Taxation measures, guaranteed subsidy payments, and new grant levels for forestry are all recommended in a report to help boost the number of trees being planted.
The in-depth report also calls for discussions between the forestry sector and the National Parks and Wildlife Service over permitting some planting in Hen Harrier special protection areas as soon as possible.
The report - from the Council for Forest Research and Development, COFORD - highlighted 1.08m hectares of land with 'limited' agricultural capabilities that could be utilised for forestry plantations.
It notes that farmers "seem to be unwilling to afforest", despite returns from forestry that are comparable to cattle and sheep farming.
When land that is subject to environmental constraints is excluded, the area being targeted falls to 1.08m hectares. Some 49pc of this is being currently used for cattle, 18pc for dairy, 27pc for sheep, 2pc for tillage and 4pc in mixed livestock farming.
Minister of State for forestry, Tom Hayes, said the report showed there was a major land asset in Ireland that was "suitable to support an increase in forest cover".
With forestry being touted as a vital contribution to the farm sector's efforts to minimise greenhouse gas emissions, Mr Hayes said they would be examining the 28 recommendations in the report to work towards "restoring the national forest resource".
However, he noted that there were already "attractive grant aid and premium payments" in place for landowners.
The IFA Farm forestry chair Michael Fleming urged the minister to adopt the recommendation to assess the suitability of land in productive capacity to grow timber as a matter of urgency.
Mr Fleming said this would open up more productive marginal land that has been restricted from the Afforestation Programme since 2010.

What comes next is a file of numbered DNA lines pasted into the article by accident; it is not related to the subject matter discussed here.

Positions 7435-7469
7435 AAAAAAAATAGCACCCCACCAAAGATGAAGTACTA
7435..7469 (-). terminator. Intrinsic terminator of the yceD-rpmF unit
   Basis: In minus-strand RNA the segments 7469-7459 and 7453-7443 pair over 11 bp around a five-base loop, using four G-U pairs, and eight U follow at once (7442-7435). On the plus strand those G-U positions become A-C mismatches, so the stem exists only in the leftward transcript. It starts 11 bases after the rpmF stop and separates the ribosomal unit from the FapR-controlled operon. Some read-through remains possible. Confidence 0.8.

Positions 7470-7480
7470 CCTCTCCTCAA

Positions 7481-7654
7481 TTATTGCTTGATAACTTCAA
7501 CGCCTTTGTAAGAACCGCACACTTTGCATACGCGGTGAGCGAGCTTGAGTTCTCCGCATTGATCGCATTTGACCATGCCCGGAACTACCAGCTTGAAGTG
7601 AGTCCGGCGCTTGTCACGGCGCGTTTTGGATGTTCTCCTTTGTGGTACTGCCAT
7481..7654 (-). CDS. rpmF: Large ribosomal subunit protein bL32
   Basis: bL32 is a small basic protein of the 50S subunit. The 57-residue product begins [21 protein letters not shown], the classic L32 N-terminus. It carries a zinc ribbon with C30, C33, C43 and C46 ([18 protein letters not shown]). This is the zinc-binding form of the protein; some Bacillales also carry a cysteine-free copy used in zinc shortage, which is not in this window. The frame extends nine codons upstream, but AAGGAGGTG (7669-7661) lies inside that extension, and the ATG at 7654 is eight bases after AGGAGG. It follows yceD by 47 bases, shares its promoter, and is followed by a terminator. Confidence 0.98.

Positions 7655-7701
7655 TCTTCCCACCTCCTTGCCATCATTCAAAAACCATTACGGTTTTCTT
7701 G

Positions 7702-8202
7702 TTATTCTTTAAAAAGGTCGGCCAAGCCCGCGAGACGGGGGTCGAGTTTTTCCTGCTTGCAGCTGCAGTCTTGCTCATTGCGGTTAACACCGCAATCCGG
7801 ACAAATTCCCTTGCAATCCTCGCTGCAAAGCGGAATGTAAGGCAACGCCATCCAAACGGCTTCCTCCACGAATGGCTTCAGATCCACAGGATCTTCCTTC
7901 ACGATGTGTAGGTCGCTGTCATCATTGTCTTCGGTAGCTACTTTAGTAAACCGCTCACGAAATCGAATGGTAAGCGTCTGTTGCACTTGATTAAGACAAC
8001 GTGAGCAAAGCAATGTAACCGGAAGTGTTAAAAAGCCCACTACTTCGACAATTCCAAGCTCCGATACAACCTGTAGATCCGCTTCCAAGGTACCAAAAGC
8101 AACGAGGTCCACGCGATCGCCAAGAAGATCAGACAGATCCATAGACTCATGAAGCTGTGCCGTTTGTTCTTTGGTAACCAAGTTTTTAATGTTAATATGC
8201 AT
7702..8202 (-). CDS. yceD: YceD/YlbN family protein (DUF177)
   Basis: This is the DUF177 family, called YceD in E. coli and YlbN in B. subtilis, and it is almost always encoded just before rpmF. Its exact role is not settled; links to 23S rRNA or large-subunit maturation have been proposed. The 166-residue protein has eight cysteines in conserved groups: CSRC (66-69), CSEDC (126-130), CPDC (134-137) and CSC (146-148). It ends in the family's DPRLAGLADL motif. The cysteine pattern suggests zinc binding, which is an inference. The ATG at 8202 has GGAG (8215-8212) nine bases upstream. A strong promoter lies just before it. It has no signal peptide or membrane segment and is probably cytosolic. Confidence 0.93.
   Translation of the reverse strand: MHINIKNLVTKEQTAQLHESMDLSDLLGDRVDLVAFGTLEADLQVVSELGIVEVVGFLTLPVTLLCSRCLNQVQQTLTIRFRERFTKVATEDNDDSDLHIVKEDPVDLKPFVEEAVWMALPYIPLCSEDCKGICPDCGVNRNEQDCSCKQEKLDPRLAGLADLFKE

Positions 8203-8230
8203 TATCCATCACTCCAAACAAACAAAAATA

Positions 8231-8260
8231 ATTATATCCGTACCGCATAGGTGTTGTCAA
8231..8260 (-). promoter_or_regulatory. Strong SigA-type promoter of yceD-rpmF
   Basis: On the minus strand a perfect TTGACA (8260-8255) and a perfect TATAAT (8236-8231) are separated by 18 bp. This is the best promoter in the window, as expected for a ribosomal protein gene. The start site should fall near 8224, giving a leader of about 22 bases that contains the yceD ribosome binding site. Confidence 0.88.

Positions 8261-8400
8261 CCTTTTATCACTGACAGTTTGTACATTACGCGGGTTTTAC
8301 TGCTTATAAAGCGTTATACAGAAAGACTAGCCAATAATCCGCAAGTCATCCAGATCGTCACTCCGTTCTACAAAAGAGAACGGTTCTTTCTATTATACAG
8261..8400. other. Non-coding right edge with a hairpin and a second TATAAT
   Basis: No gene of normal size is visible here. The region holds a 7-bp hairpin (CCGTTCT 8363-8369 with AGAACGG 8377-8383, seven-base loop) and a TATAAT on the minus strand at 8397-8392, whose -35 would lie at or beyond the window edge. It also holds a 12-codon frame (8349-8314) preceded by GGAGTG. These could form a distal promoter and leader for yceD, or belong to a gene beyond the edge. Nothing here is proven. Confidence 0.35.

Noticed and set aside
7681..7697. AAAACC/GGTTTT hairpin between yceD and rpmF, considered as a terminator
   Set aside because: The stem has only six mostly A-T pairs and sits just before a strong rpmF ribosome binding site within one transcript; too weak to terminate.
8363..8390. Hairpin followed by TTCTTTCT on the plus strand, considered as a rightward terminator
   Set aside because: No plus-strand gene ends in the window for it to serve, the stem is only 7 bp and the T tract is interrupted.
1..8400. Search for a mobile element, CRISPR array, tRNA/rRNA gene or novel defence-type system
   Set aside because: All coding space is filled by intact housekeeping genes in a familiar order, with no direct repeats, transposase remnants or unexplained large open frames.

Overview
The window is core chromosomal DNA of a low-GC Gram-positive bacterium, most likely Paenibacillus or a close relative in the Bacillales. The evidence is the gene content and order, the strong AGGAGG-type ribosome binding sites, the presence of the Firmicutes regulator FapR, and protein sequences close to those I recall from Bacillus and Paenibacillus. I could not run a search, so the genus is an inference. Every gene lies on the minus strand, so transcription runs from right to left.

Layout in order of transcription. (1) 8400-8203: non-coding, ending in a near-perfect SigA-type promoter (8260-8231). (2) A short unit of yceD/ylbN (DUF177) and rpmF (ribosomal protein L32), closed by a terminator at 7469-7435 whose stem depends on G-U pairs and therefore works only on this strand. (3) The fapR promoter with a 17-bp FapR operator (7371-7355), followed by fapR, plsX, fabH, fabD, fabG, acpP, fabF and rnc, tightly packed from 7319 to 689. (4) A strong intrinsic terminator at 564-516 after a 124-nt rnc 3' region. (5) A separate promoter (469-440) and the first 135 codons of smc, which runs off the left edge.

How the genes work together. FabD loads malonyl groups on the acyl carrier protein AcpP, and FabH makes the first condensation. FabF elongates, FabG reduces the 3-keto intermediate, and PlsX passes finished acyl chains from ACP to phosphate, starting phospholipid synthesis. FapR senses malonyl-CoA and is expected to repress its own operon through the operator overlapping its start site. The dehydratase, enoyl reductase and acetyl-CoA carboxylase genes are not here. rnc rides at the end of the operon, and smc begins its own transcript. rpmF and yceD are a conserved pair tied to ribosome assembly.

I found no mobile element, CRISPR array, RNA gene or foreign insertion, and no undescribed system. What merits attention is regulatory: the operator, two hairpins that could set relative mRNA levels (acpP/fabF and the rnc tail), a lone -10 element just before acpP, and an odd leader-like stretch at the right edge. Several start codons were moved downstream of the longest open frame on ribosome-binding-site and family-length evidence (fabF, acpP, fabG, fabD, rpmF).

"The report estimates that there are nearly 180,000ha of productive marginal land that have a yield class greater than 14 - a requirement of the Afforestation Scheme - that is not currently farmed. It is this land base that we need to be targeting to achieve our Afforestation Programme and maximise farm incomes," said Mr Fleming.
The 'Site Classification' system recommended in the report examines the site suitability for afforestation, using information on soil and vegetation to determine productivity.
Mr Fleming urged farmers to consider forestry as a potential option for their land and to examine the available grants and premiums. He also highlighted beneficial changes in the last Budget on forestry income.
"The report also identifies 1.8m hectares of land that are classified as being "limited" for agriculture but with forestry presenting a viable alternative land use option, particularly when you consider that the returns from forestry are comparable to cattle and sheep systems," said Mr Fleming.
The report also recommended that forest premiums be guaranteed at entry level rate and the landowner qualify for any increase in rates that may happen in the future.
It recommends the maximum timeframe for processing straightforward afforestation approvals and payments be set at three months. There are 735,000ha under forestry - 10.5pc of the land area- with aims to plant 15,000ha a year up to 2020. In 2014, 6,252ha were planted.